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Royal Ballet: Bernstein Centenary
April 1 @ 14:00pm - 17:00pm£8 – £13
Satellite Screening from The Royal Opera House
★★★★“A revelatory tribute to Leonard Bernstein features designs by Erdem and a set by Edmund de Waal, with the music of Chichester Psalms and Serenade” The Guardian
Leonard Bernstein was one of the first classical composers in America to achieve both popular and critical acclaim. He was eclectic in his sources – drawing on jazz and modernism, the traditions of Jewish music and the Broadway musical – and many of Bernstein’s scores are remarkably well suited to dance. He was particularly associated with Jerome Robbins, their credits together including Fancy Free and West Side Story.
★★★★ Three ballet works inspired by Bernstein’s music, in all its varied glory .Leonard Bernstein drew on intriguingly diverse inspirations for his extraordinary musical legacy. This triple bill of dance works, part of the worldwide Bernstein centenary celebrations, gave a good taster, with the music chosen for each in turn inspired by the ‘Book of Psalms’, a WH Auden poem and Plato’s ‘Symposium’. Time Out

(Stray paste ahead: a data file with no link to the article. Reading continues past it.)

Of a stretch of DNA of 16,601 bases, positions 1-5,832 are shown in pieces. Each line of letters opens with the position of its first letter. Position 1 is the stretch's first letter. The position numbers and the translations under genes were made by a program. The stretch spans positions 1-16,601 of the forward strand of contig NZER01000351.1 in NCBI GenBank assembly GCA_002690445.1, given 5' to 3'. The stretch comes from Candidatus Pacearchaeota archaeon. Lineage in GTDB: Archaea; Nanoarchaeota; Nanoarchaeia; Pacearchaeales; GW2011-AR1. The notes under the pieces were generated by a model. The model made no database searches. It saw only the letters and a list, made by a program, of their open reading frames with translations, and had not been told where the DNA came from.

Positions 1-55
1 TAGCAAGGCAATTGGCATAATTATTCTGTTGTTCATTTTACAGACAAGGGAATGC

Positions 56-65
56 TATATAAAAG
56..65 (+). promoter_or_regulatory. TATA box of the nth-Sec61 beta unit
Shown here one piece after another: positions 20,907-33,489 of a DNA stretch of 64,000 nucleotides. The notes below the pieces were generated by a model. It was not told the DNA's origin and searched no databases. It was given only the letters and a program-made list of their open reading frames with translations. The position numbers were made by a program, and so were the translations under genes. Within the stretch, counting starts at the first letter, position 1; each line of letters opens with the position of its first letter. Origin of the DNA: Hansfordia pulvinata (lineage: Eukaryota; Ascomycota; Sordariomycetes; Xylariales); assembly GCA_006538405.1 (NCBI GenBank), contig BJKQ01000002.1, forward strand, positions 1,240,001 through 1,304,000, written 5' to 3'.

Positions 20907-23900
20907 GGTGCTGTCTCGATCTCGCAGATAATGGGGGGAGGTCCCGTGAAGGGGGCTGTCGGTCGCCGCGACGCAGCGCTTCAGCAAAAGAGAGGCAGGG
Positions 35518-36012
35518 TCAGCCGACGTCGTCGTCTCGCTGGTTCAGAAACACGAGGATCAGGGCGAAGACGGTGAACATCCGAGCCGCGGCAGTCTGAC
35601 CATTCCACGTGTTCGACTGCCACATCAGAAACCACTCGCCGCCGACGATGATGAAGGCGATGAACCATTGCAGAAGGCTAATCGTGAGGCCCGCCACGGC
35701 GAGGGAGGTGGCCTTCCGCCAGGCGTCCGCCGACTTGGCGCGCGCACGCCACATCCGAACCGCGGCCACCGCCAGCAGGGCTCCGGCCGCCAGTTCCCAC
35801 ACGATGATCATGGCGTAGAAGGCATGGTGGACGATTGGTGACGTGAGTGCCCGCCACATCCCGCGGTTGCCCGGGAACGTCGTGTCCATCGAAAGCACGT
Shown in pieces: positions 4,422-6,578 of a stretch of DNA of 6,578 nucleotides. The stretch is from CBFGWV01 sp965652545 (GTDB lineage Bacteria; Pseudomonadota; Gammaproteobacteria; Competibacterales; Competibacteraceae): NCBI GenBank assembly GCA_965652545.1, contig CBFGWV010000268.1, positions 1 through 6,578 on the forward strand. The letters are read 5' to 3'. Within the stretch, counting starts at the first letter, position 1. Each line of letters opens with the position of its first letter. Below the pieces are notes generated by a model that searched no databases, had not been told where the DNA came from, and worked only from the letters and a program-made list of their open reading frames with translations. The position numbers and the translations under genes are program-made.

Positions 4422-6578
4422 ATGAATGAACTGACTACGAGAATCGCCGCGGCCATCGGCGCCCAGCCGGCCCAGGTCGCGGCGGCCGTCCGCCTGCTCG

★★★”Has the Royal Ballet ever looked better? The company’s latest mixed bill may pay homage to Leonard Bernstein, but it’s those incredible dancers – from the exceptional corps through to the big-name stars – who prove the real draw.” Go London
To celebrate the centenary year of the composer’s birth, The Royal Ballet has united all three of its associate choreographers to celebrate the dynamic range and danceability of Bernstein’s music.
The programme includes two world premieres by Resident Choreographer Wayne McGregor and Artistic Associate Christopher Wheeldon, marking each artist’s first foray into Bernstein. At the heart of the programme is the first revival of Artist in Residence Liam Scarlett’s The Age of Anxiety, created in 2014 to Bernstein’s soul-searching Second Symphony. Both symphony and ballet are inspired by W.H. Auden’s masterful modernist poem, itself written in response to the atmosphere of disillusionment and uncertainty that followed the end of World War II.
APPROXIMATE RUNNING TIME:
3 HOURS, INCLUDING TWO INTERVALS